- POLITICS & GOVERNMENT
Japan to Ease Rules on Lithium-Ion Battery Warehouses to Increase Domestic Production for EVs
7:00 JST, January 25, 2023
To improve the environment for domestic production of storage batteries, such as lithium-ion batteries for electric vehicles (EVs), the government will ease storage regulations for related materials and products and expand support for new factory construction in Japan as early as fiscal 2023, The Yomiuri Shimbun has learned.
The move is aimed at ensuring a stable supply of storage batteries and enhancing the international competitiveness of the domestic storage battery industry by strengthening the manufacturing base in Japan.
Electrolyte, a key component of lithium-ion batteries, is classified as a hazardous material under the Fire Service Law, and indoor storage of 1,000 liters or more of it— either by itself or as part of products —is subject to regulations under the law.
The law requires electrolyte storage warehouses to have a floor area of 1,000 square meters or less, an eave height of less than 6 meters and a one-story structure, among others. For that reason, only small warehouses can be set up in Japan for electrolyte and products containing it, making it difficult to establish a supply chain for lithium-ion batteries, experts said.
In the United States and Germany, where EVs are becoming more widespread, there are almost no regulations on the size of warehouses for storing lithium-ion batteries and their materials. As a condition for companies that store storage batteries to obtain insurance in those countries, they are required to install fire extinguishing equipment such as sprinklers.
To allow companies to set up large warehouses, the government is considering imposing safety measures on them similar to those in the United States and other countries and relaxing the standards of the Fire Service Law.
In addition, the government intends to provide financial support for the construction of new manufacturing plants and warehouses and for technological development in Japan. It has allocated ¥330 billion for that purpose in the second supplementary budget for fiscal 2022, and it plans to expand this support in fiscal 2023 and beyond.
A stable supply of lithium, a raw material for the batteries, has also become a challenge. So, the government is also considering joint development projects in Argentina and Chile, major producers of lithium, in cooperation with willing countries in Europe and the United States.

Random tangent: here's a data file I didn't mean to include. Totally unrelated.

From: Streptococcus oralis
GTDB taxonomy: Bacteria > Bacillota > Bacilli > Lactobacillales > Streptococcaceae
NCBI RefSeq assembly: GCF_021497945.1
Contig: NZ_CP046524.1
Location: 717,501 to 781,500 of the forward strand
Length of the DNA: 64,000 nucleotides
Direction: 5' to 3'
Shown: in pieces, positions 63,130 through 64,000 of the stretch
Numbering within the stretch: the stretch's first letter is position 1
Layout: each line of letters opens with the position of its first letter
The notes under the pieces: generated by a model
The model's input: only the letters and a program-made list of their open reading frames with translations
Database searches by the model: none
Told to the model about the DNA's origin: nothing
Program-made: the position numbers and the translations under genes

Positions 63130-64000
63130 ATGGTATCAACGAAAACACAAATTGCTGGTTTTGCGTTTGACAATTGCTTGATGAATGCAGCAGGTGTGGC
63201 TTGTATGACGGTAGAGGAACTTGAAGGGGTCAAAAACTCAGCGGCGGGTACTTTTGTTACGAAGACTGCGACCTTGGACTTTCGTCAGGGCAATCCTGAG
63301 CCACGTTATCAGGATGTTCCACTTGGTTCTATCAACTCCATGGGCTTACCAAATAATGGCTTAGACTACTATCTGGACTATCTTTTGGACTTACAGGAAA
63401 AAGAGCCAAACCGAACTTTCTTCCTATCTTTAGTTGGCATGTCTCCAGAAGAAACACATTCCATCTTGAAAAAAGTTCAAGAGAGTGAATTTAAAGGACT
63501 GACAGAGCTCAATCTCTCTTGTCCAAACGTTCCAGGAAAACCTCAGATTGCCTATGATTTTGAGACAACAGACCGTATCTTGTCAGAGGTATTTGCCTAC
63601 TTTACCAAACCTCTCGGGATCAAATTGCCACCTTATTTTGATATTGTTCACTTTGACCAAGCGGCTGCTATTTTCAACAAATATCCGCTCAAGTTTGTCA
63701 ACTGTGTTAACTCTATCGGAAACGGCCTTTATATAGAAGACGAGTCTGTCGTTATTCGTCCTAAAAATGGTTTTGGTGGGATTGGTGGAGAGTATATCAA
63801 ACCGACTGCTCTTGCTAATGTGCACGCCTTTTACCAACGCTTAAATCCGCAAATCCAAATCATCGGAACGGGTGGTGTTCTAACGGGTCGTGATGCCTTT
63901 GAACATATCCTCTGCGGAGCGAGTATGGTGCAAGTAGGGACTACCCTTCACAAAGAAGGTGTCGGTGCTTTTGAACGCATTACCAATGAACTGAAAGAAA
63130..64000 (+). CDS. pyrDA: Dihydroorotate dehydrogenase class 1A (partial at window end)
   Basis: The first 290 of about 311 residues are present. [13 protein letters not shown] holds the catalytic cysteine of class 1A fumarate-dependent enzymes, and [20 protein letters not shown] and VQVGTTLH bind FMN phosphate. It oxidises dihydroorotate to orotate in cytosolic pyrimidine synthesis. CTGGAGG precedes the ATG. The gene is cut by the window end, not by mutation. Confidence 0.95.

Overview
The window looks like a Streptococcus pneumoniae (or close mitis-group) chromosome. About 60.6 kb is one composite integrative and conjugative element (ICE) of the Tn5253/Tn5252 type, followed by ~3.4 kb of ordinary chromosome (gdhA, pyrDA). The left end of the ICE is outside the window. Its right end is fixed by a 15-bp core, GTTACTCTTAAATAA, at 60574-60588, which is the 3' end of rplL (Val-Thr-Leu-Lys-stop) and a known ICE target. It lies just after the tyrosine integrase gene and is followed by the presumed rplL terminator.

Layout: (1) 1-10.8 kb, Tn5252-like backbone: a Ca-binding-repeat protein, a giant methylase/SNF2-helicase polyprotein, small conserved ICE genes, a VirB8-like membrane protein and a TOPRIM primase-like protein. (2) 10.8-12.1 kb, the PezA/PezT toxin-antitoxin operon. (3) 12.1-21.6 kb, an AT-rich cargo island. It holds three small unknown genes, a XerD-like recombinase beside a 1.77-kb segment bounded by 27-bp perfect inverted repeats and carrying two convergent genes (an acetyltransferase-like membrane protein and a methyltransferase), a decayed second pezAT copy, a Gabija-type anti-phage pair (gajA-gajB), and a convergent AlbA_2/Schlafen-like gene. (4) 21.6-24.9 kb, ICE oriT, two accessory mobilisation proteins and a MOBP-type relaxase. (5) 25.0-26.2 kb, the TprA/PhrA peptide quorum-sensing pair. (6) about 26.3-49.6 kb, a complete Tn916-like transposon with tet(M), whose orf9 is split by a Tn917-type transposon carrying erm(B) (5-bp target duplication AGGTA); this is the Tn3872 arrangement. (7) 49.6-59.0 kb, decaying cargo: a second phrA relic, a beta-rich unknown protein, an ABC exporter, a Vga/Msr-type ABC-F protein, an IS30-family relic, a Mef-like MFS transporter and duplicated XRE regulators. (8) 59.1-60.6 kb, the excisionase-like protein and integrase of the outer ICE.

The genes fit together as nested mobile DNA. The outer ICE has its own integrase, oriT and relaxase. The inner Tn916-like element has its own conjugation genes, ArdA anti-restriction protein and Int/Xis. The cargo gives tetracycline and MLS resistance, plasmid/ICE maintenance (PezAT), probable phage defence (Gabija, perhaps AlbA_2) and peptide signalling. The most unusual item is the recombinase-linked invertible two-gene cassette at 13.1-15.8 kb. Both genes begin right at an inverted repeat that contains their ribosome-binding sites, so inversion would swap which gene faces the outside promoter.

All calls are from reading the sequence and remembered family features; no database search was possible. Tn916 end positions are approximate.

In 2015, Japan had the largest share of the world market for storage batteries for automobiles, at about 50%. However, it declined to about 20% in 2020 due to growth in China and South Korea.
The industrial strategy for storage batteries formulated by the Economy, Trade and Industry Ministry in August 2022 set a target of increasing the manufacturing capacity of domestic makers to 600 gigawatt-hours by 2030, or more than 20 times the capacity in 2020. This is equivalent to 14.4 million units of standard EV batteries.
Under the strategy, the ministry intends to swiftly develop a “solid-state battery,” a next-generation technology that uses a solid electrolyte, and to work to expand Japan’s storage battery industry’s share of the global market through united efforts of the public and private sectors.
"POLITICS" POPULAR ARTICLE
Govt Issues Emergency Warning Following N. Korea’s Missile Launch (Update 1)
Japan Provides Ukraine with Landmine Detectors, Vehicles
Xi Sends Condolence Letter to Kishida on Death of Soka Gakkai’s Daisaku Ikeda
‘Unexpected’ South Korea Court Decision in Favor of ‘Comfort Women’ Puts Damper on Improving Ties with Japan
Religious Group Soka Gakkai Has Strong Influence in Japan’s Political Landscape; Group Carries Significant Voter Influence
JN ACCESS RANKING
- Japan’s Economy Contracts as Demand Wanes
- Sardines and Mackerels Blanket Beach in Hokkaido; Local Fishermen ‘Never Seen This Many’
- Tsunami observed in Japanese coast after the earthquake near Philippines (UPDATE2)
- Autumn in Full Swing in Kyoto
- Japan Railway Operators Eye Net-zero CO2 Emissions Via Hydrogen Fuel Cell Trains